His early work was affiliated with the realism of American Regionalists Thomas Hart Benton and Grant Wood, but by 1947 his subjects turned toward abstraction and wild color. His favorite motif was the circle in a square.
Alps is credited with having developed a collage-like technique, on which various textures are glued onto a flat surface. The plate may be inked as either an intaglio or relief, and then is printed onto paper. Collagraphic processes have been around since the 19th c., but the 20th c. development of collage as an art form led printmakers to explore the process more thoroughly. Alps began working in the technique at the University of Washington, which he shared with his students. He asserted that "...the first concern of the printmaker is the development of the plate, where the individuality of the artist has its chance to take form."
In 1960 Alps received a fellowship to the Tamarind Institute in New Mexico. In 1988 he was an artist-in-residence at Pilchuck Glass School.
Alps also designed and manufactured about thirty fine art printing presses. The Glen Alps Press was reputed to be durable, versatile and easy to operate.

An original Alps press. See, I told you it was a monster.

Public collections:
Art Institute of Chicago
Bibliothèque Nationale
Harvard University Art Museum
Library of Congress
Los Angeles County Museum of Art
Loveland Museum of Art
Museum of Modern Art
Portland Art Museum
Seattle Art Museum
Yale University Art Gallery

Tuesday, June 6, 2017

The Printed Illuminations of Peter Baczek

Light and simple geometric shapes, flat planes of color, and clear, descriptive lines that clarify object from negative space. All of that aptly describes the work of Californian artist Peter Bacezk, but his work contains so much more than mere description.
Peter Baczek has been a fixture of the northern California art scene for many years. He has worked in Berkley, and now resides in Oakland where he operates a printshop/studio. Go find it. It will be worth your while for a visit to a contemporary master precisionist.
Baczek's subject is the urban setting, showing us the terrain of his neighborhood; where homes, small shops and factories coexist. The clear clean light of northern California is a strong speaking point of his prints. The sky is crisp with its clarity, and reminds us that pure light is transcendent, revealing as much what is before us as much as it is a spiritual component of what is mystical and unseen around us.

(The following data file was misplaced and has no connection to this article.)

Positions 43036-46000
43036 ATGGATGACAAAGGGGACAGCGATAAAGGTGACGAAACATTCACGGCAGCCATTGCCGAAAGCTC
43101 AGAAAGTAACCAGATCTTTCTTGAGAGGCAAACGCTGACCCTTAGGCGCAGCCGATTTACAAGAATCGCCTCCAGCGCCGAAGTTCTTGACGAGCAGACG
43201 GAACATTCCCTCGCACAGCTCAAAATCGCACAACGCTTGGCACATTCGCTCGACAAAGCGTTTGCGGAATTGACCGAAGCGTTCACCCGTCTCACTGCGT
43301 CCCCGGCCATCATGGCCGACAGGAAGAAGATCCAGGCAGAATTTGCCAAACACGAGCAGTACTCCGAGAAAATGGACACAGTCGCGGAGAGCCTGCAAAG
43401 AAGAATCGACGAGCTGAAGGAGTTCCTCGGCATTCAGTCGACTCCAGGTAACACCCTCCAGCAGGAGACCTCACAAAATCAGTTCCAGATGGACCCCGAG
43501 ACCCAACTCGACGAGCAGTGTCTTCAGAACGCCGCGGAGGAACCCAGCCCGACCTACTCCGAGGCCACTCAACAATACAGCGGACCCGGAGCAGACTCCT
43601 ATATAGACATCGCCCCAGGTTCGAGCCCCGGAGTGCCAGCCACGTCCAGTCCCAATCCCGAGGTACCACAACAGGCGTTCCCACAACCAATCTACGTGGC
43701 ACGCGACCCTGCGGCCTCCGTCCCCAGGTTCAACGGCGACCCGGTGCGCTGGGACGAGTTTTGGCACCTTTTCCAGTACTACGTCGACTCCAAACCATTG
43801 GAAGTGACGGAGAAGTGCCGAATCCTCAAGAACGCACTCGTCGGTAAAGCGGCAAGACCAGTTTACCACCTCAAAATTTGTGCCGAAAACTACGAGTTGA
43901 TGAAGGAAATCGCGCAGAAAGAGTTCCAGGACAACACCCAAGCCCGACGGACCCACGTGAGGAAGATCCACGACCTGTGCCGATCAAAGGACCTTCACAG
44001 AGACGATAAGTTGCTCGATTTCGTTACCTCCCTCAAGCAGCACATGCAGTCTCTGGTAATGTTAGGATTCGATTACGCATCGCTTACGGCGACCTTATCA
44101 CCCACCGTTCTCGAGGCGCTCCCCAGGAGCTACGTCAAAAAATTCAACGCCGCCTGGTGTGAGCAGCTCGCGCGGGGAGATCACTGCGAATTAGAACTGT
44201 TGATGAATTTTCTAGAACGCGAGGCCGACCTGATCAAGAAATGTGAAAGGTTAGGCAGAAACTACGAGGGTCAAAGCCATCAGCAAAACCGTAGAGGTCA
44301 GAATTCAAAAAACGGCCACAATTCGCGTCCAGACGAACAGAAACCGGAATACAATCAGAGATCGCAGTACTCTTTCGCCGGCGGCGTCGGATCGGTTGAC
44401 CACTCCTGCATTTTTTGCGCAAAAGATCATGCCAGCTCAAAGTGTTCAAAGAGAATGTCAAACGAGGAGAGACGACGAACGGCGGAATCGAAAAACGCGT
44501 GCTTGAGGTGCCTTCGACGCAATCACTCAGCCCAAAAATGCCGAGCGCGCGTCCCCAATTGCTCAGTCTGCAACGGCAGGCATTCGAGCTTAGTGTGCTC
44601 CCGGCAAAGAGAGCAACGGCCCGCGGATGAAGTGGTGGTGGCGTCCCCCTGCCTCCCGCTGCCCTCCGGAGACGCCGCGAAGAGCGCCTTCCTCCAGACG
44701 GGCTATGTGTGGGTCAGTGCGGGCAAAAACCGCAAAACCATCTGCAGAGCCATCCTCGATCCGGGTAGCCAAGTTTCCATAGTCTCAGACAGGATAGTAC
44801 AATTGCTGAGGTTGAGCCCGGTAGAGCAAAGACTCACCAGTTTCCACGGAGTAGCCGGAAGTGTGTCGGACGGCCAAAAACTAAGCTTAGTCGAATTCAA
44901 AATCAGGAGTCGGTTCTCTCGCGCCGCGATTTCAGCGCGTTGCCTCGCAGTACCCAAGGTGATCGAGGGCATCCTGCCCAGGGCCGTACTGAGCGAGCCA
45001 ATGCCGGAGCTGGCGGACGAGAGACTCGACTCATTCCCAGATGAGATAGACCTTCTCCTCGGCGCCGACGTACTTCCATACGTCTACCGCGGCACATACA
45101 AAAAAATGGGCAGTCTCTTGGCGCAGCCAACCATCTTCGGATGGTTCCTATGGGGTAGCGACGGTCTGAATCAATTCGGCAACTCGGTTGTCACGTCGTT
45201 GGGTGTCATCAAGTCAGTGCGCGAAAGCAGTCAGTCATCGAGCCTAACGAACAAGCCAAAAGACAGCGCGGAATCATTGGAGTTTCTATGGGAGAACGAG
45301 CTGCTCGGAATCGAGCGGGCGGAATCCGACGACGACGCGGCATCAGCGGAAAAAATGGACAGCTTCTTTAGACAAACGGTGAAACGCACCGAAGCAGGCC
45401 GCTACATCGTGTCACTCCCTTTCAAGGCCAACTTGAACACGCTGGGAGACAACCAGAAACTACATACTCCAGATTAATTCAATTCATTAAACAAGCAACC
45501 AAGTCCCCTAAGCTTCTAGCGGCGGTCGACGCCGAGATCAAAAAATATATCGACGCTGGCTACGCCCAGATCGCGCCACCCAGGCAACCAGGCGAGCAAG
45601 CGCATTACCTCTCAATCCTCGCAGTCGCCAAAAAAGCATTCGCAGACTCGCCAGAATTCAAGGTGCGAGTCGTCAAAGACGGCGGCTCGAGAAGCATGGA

Baczek capably handles the description of places without human inhabitants, yet his compositions are not lonely places. There is a presence to the work that someone is around, but we have just missed them. Batheing the compositions in light gives us a warm, and cared for feeling, which is different than the descriptive, yet empty feeling of Edward Hopper's places, or the cool precision of Charles Sheeeler's nearly abstract industrial work.
Baczek is describing places that are compelling, which is a challenge for quiet and spare locations such as his. We want to walk around the buildings, knock on the door of the houses and see who's inside. There is a quiet in the air about them, too, which one often feels when visiting the American southwest. The light is so intense is can drain the energy out of you, but here the light is warm and friendly. His colors are restrained, but vibrant.
His mesmerizing subject matter of ordinary, everyday street corners and rooftops captures the viewer’s attention by the sheer simplicity of his compositions.This artist creates a spirituality through his simplicity, and a balance between the natural world and the one manmade. It is a delicate balance, but one Baczek handles with aplomb.
Baczek, b.1945-, joins the ranks of other American greats. He quiets our day with his subtly challenging compositions and brings us a sense of peace. Enjoy, my inked up friends and share his work among yourselves, and your friends.

Permanent Collections
Brooklyn Museum of Art, Brooklyn, NY
California Palace of the Legion of Honor, San Francisco, CA
Edinboro University, Edinboro, PA
Graphic Chemical and Ink Company, Villa Park, IL
Library of Congress, Washington, DC
Metropolitan Museum and Art Center, Coral Gables, FL
Oklahoma Art Center, Oklahoma City, OK
Tucson Museum of Art, Tucson, AZ
University of California, Davis, CA
University of North Dakota, Fargo, ND